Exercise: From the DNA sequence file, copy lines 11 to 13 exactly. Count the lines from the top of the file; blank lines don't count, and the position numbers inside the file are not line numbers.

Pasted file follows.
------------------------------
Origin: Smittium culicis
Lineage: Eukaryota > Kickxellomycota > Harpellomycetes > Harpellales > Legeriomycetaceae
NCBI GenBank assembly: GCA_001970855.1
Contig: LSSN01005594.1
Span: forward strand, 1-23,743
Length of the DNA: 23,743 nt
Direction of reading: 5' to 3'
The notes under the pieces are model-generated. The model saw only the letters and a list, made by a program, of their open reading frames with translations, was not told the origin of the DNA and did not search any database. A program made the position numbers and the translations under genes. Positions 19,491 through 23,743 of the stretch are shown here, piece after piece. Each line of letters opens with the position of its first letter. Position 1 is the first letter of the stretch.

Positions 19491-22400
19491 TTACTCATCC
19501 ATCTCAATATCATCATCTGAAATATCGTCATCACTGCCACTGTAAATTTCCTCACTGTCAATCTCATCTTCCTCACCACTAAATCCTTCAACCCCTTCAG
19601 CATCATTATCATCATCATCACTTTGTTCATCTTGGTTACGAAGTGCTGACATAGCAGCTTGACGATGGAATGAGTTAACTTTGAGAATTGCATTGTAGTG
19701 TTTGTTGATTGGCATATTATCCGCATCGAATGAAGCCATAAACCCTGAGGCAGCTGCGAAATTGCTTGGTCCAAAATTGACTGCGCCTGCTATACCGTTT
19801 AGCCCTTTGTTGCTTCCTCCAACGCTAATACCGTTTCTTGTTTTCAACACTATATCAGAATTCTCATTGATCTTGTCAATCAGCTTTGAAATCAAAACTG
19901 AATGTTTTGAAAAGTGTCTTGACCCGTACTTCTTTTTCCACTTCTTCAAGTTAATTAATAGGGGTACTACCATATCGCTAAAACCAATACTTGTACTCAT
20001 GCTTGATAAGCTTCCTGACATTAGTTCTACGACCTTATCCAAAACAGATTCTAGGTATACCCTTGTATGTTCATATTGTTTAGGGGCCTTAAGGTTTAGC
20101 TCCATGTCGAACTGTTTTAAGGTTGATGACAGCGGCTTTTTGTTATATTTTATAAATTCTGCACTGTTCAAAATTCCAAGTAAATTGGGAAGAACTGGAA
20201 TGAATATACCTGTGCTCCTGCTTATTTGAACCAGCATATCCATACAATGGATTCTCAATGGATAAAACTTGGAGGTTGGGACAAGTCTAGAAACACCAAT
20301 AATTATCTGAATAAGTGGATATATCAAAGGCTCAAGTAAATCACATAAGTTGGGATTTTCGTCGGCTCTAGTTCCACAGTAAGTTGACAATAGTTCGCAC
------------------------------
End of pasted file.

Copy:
19501 ATCTCAATATCATCATCTGAAATATCGTCATCACTGCCACTGTAAATTTCCTCACTGTCAATCTCATCTTCCTCACCACTAAATCCTTCAACCCCTTCAG
19601 CATCATTATCATCATCATCACTTTGTTCATCTTGGTTACGAAGTGCTGACATAGCAGCTTGACGATGGAATGAGTTAACTTTGAGAATTGCATTGTAGTG
19701 TTTGTTGATTGGCATATTATCCGCATCGAATGAAGCCATAAACCCTGAGGCAGCTGCGAAATTGCTTGGTCCAAAATTGACTGCGCCTGCTATACCGTTT